Wednesday, July 11, 2007

The Duel

Today is the 203rd anniversary of the most famous duel in American history.

1804. Weehawken, New Jersey. Aaron Burr, the sitting Vice President of the United States shot and killed Alexander Hamilton, a leading Federalist and former Secretary of the Treasury.

How could this happen?

Hamilton came to the colonies as a poor immigrant. He joined the Continental Army in 1776 and quickly became one of George Washington’s favorite soldiers, serving as the future president’s aid. After the war, Hamilton served as a delegate to the Constitutional Convention and led the ratification movement to create a strong, central government. In 1789, Washington appointed Hamilton the nation’s first secretary of the treasury.

Conversely, Burr was the son of a prestigious New Jersey family. He graduated from college, served in the Continental Army, and distinguished himself in battle. After the war, he was elected to the New State Assembly, served as state attorney, and was elected to the U. S. Senate.

But Hamilton did not trust Burr. He thought Burr was an opportunist, who would do anything to advance his own interests. Hamilton was not shy about sharing his low opinion about Burr to others. By 1804, their relationship had deteriorated to the point where Burr challenged Hamilton to a duel.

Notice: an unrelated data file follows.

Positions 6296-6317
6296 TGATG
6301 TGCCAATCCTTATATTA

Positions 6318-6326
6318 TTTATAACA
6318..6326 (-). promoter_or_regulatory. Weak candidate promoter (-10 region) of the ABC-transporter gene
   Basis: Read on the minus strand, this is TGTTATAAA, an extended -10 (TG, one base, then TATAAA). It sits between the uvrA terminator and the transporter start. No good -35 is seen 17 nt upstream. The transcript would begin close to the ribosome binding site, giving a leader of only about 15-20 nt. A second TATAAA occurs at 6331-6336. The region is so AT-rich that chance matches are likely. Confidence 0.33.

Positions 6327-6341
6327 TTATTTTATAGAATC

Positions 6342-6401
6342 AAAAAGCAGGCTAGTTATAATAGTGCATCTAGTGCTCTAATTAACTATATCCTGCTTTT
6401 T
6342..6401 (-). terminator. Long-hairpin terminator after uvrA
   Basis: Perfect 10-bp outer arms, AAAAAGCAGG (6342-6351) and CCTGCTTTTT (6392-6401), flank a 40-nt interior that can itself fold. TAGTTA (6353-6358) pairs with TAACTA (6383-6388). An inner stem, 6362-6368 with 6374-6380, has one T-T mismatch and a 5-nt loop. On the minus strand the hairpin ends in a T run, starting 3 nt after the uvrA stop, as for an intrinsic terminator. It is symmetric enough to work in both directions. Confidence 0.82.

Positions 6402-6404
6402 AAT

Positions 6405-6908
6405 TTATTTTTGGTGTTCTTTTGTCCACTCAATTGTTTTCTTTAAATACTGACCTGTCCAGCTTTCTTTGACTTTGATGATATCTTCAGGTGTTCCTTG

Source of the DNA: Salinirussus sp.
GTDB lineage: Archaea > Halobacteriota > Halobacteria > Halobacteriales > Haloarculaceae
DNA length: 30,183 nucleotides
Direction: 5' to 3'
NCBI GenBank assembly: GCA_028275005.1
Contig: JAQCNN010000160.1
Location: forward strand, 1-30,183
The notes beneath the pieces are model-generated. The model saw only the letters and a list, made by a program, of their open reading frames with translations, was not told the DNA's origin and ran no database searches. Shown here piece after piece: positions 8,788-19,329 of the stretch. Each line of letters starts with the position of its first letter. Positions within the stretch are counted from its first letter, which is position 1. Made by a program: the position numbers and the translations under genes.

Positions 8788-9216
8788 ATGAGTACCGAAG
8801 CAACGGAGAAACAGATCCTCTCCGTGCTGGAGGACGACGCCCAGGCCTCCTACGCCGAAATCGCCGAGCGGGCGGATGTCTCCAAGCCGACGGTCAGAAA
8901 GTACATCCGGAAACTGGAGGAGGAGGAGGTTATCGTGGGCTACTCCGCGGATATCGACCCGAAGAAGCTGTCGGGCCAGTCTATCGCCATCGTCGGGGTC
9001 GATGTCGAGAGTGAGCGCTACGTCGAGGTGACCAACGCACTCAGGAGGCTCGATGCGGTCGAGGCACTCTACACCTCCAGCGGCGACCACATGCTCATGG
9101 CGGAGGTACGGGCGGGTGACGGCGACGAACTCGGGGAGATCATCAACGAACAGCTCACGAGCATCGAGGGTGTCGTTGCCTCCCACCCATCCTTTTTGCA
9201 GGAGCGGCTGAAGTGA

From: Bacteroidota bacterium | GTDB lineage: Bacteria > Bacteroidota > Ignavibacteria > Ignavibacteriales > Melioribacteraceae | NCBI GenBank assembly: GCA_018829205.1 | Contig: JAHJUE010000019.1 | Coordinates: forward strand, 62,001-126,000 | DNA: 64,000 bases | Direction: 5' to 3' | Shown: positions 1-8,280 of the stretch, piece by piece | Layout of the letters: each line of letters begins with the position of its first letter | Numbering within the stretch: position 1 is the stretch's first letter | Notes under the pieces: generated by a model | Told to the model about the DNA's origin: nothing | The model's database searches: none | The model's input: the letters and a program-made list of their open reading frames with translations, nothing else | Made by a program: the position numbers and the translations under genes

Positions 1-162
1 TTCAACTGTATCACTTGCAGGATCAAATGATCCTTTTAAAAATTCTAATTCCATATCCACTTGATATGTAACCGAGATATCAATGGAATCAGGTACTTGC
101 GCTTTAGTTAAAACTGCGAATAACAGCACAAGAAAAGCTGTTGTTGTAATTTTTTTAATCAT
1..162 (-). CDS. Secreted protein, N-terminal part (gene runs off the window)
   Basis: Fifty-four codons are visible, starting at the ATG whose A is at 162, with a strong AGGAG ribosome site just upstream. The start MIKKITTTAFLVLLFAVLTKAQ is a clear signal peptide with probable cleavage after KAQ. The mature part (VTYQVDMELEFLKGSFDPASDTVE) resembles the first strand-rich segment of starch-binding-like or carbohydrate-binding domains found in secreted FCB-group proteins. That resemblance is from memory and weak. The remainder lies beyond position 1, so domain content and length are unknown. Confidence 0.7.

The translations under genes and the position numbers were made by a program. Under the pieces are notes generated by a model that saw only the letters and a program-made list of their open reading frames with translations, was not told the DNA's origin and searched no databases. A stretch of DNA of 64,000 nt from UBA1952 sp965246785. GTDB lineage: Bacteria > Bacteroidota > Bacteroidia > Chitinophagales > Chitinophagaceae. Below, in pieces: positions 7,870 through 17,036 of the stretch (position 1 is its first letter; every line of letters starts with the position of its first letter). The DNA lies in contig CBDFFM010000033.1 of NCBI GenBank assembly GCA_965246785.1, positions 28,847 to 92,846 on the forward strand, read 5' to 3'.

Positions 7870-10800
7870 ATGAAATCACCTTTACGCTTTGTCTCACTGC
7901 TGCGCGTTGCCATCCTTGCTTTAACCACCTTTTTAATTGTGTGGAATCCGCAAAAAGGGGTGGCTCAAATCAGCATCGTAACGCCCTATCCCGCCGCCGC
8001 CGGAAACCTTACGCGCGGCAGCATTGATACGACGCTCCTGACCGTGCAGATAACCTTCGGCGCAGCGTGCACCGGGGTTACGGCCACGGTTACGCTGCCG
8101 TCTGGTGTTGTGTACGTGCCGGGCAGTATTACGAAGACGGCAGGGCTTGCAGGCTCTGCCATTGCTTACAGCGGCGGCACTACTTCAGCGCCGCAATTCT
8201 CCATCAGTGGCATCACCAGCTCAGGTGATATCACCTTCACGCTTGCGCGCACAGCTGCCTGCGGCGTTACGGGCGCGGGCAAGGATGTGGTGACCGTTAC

Unfortunately, the two sides were unable to resolve their differences peacefully. On July 11, 1804 at 7 am, the pair met near Weehawken, New Jersey. It was the same spot where Hamilton’s son had died in a duel just two years earlier.

We don’t know exactly what happened. Some claim Hamilton fired first, but purposely fired into the air, missing Burr on purpose. But Burr’s actions are easier to trace. He took aim and fired, hitting Hamilton in the stomach. The bullet pierced his liver and spine. Alexander Hamilton died the next afternoon.

The nation was outraged when they heard Hamilton was killed in a duel—and by the Vice President, no less! New Jersey and New York charged Burr with a variety of crimes, including murder, but he was never prosecuted. He served out the rest of his term as Vice President and died 32 years later.

2 comments:

Rhea said...

Very cool. I didn't know this was the anniversary of the duel. I am New Jersey native, now living in Boston, and a history buff.

Samuel P. Wheeler said...

Hi Rhea,

Thanks for reading! I've never visited the site of the duel, but I'd love to see it. I wonder if it is possible to see the spot today?

The spot was called "The Heights of Weehawken" in New Jersey, just below the cliffs of the Palisades.

Sam.